A BAHA solution is, in fact, a mixture of surgical intervention and hearing aid, the bone anchored part of the name gives the clue. In order to bypass the middle ear, a small surgically implanted abutment is used to transmit sound by direct conduction through the bone to the inner ear, bypassing the external auditory canal (ear canal) and middle ear.
A processor (hearing aid device) is then attached to the abutment and it gathers and processes sound, before transferring it through the abutment and the skull bone. A BAHA is quite a big step and it is something that needs to be considered carefully.
Sensorineural Single-Sided Hearing Loss
Again, treatment depends on the severity of the hearing loss, anything up to a moderate hearing loss may well be best treated with a traditional hearing aid. However, it does depend on the severity of the hearing loss, for instance, if the hearing loss is very severe, using a hearing aid in that ear may transfer sound through the skull and actually confuse the better ear. So the treatment options are:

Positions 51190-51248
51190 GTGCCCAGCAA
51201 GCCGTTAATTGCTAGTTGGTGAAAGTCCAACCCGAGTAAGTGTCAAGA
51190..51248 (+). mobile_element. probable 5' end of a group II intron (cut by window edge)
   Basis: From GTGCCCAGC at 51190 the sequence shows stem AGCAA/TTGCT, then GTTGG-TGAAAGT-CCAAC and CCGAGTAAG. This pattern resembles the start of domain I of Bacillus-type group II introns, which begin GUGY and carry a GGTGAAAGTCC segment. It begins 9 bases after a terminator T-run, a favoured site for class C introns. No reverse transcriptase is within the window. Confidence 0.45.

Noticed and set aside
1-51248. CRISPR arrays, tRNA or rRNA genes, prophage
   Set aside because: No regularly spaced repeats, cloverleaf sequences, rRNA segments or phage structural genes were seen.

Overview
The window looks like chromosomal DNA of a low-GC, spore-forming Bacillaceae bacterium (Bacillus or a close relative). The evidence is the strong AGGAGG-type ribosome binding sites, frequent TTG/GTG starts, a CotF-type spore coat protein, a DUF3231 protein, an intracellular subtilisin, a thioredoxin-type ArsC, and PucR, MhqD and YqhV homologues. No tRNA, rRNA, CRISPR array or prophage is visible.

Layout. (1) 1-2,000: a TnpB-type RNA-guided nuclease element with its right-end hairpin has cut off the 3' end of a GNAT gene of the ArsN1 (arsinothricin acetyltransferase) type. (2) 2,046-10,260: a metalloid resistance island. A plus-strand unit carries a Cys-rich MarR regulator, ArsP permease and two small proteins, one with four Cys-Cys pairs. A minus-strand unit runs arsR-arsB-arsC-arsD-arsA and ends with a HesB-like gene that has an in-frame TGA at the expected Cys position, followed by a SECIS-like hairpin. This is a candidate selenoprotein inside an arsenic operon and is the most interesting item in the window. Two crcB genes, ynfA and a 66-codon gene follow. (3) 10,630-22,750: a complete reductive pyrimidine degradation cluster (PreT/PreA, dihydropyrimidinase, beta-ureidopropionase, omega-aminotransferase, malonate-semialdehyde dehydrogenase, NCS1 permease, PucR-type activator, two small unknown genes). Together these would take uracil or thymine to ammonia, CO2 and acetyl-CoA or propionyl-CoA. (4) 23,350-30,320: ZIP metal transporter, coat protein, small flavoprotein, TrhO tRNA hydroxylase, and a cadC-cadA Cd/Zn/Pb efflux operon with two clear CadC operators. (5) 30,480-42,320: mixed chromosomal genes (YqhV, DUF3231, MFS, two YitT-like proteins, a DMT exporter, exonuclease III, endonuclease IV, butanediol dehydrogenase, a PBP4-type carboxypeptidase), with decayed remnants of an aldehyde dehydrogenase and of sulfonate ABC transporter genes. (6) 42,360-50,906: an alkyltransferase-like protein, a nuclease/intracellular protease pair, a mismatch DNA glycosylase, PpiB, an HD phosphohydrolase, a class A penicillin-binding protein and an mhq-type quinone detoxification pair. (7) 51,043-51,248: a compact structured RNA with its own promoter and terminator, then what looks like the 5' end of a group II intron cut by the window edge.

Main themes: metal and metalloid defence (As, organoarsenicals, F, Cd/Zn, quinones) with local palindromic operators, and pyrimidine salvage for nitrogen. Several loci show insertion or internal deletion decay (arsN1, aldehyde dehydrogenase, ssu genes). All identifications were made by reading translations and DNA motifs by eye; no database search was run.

Traditional Hearing Aids
As I said, depending on the hearing loss, a traditional hearing aid may well be the best option for treatment. It will restore hearing to the worse side, allowing people to hear better on that side and hopefully restoring their natural sense of localisation.
CROS and Bi-CROS
CROS or Contra-Lateral Routing of Signal (CROS) is a different type of hearing aid technology for people with unilateral hearing or single-sided hearing loss of severe or profound classification. This type of technology concept allows two implementations: CROS and BiCROS. The difference between the two is very simple, CROS is used when there is a hearing loss in one ear only. BiCROS is used when there is a hearing loss in both ears with one being severe to profound.
Basically, the CROS or BiCROS system transfers the sound from the worse side to the better side. In doing so, it preserves the normal auditory cues which fool the brain into believing that it is hearing from two ears. The effects are amazing, I am still amazed every time I fit a CROS or BiCROS by the reaction of the person I have fitted. When you are diagnosed with a single-sided hearing loss there are many things you need to consider. While many wish to understand the cause, it is more important to focus on the possible treatment. Each treatment offers its own pros and cons, the key is for you to move forward with the one that is right for you. The quicker you sort out treatment, the quicker you can get on with your life. You can learn more about CROS and Bi-CROS hearing aid solutions here.